School Buzz: SAB's Meaghan Dutton-O'Hara
SAB's Meaghan Dutton-O'Hara
It’s flattering to be recognized as a standout among your peers. Just ask 17-year-old Meaghan Dutton-O’Hara, a student at the School of American Ballet and recipient of the prestigious Martin E. Segal Award. “I was shocked when Kay Mazzo [SAB’s co-chairman of faculty] and Peter Martins [New York City Ballet’s Ballet Master in Chief] told me I’d been selected to receive the award,” Meaghan says. “I was excited and thrilled to be honored.”
Meaghan Dutton-O'Hara in class at SAB, photo by Rosalie O'Connor
Designed to encourage and support emerging artists, the award is given to two young artists affiliated with Lincoln Center each year. Dancer Daniel Ulbricht and choreographer Christopher Wheeldon are both past recipients.
Mazzo says Meaghan received the award because she’s an exemplary student and dancer. “She’s musical, very coordinated and has a beautiful line,” Mazzo says. “When she’s onstage, she’s got a smile that wins everyone over. She’s a delightful performer.”
As part of the award, Meaghan received $7,500 to be used for career and education-related expenses. Though Meaghan dreams of eventually joining New York City Ballet, she plans to return to SAB and to begin taking classes at Fordham University in the fall.
Joffrey Students Study in Russia
This August, approximately 20 lucky students from the Joffrey Ballet School in NYC will spend two weeks studying at the Bolshoi Academy in Moscow, Russia. The dancers will live on campus and spend five days a week taking classes.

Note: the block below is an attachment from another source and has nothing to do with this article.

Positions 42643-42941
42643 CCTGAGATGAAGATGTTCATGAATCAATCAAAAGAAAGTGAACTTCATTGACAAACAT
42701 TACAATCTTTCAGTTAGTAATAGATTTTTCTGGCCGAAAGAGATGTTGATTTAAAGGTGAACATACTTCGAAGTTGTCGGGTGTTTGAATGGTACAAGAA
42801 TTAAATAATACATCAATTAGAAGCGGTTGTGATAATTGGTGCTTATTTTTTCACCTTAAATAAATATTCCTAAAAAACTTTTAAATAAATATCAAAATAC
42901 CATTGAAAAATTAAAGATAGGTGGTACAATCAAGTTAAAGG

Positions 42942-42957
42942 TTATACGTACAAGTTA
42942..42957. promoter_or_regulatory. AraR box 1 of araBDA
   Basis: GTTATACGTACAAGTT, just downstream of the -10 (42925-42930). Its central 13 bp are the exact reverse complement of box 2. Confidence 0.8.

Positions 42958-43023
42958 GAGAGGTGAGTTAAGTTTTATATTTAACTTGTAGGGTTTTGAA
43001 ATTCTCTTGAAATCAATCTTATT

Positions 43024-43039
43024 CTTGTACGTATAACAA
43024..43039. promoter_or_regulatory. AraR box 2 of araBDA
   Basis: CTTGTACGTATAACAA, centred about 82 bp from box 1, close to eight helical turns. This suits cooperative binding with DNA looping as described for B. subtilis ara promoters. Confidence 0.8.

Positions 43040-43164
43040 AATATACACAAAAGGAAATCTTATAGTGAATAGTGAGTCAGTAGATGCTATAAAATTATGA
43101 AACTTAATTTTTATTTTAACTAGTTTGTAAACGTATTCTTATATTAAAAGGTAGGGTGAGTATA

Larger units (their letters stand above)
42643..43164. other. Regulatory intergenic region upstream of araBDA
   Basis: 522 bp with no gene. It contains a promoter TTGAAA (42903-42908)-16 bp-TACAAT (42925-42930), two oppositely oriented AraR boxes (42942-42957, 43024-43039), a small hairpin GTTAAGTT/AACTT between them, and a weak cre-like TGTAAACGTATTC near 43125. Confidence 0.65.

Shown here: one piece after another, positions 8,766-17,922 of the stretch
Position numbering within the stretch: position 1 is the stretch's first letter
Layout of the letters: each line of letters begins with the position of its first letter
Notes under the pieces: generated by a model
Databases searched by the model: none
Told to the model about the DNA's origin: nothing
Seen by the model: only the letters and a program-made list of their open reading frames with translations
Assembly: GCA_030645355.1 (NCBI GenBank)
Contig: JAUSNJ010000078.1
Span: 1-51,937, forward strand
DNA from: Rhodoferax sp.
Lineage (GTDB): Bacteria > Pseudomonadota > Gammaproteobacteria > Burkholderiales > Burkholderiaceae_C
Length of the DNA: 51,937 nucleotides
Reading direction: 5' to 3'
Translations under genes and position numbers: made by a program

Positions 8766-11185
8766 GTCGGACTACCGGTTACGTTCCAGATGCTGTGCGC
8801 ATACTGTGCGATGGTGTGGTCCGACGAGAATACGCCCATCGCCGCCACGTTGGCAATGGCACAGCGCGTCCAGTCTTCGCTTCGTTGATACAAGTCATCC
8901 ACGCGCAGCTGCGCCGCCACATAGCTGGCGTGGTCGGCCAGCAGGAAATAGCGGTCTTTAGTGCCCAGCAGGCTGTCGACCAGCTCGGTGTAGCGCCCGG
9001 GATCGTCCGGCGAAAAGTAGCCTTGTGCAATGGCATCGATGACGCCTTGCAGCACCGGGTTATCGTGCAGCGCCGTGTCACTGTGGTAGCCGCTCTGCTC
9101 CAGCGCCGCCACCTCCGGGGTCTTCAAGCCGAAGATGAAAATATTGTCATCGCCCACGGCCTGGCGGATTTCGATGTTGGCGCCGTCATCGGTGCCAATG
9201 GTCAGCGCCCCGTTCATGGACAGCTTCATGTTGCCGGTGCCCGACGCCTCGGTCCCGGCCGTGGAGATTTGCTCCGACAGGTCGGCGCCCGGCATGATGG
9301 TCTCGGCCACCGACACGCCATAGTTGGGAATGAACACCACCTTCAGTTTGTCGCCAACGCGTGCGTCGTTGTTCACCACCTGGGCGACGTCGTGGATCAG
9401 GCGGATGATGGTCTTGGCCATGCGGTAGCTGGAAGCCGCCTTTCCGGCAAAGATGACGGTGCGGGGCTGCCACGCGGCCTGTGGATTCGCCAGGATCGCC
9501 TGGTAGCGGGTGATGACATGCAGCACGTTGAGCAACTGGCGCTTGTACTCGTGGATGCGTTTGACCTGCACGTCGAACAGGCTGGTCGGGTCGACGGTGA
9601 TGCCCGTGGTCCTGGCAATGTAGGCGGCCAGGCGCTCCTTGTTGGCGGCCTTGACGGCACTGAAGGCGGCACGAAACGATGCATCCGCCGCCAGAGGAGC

McCallah Moriarty (left) will study at the Bolshoi Academy this summer, photo by James Culp
Sixteen-year-old McCallah Moriarty is one of the dancers headed to Russia. “Dancing at the Bolshoi Academy is an experience most dancers dream of because the school is world renowned,” she says. “I’m also excited to learn more about the Russian culture.”
Davis Robertson, director of the Joffrey program and summer program, selected McCallah and her fellow travelers based on their proficiency in ballet technique and their “adventurous spirits.” He says the dancers will be treated to a curriculum created especially for them, and that it will feature classes in pointe, character dance and historical dance. The students will also have to get used to dancing on the Bolshoi’s raked studio floors. “Initially, dancing on a rake is quite an adjustment,” Robertson says. “But, after a day or two you adjust to it. By the time the dancers begin their second week of classes, it will be second nature.”
This is the first time that Joffrey students will have this type of international training experience, but the school hopes that the program will be a springboard for an ongoing relationship with the Bolshoi Academy.
East Meets West
James Madison University and China’s Chengdu University have created a unique partnership. This past April, professors from Chengdu spent a week at JMU’s Harrisonburg, VA, campus teaching classical and folk dances from various regions of China. In July, two JMU professors will return the favor by traveling to China, where they will spend a week teaching modern technique, composition and improvisation to Chengdu’s dance students.
“The Chinese dance classes were physically challenging, but not in the same way that my technique classes at JMU were,” recent JMU graduate Kate Folsom says. “We learned to make unusual shapes with our hands and fingers. They were beautiful, but it hurt to hold them for a long time.”
Kate Trammell, the JMU dance professor who spearheaded this project, says she hopes to build on the relationship with Chengdu over time and that she aspires to bring JMU students to China for more in-depth study in the next few years.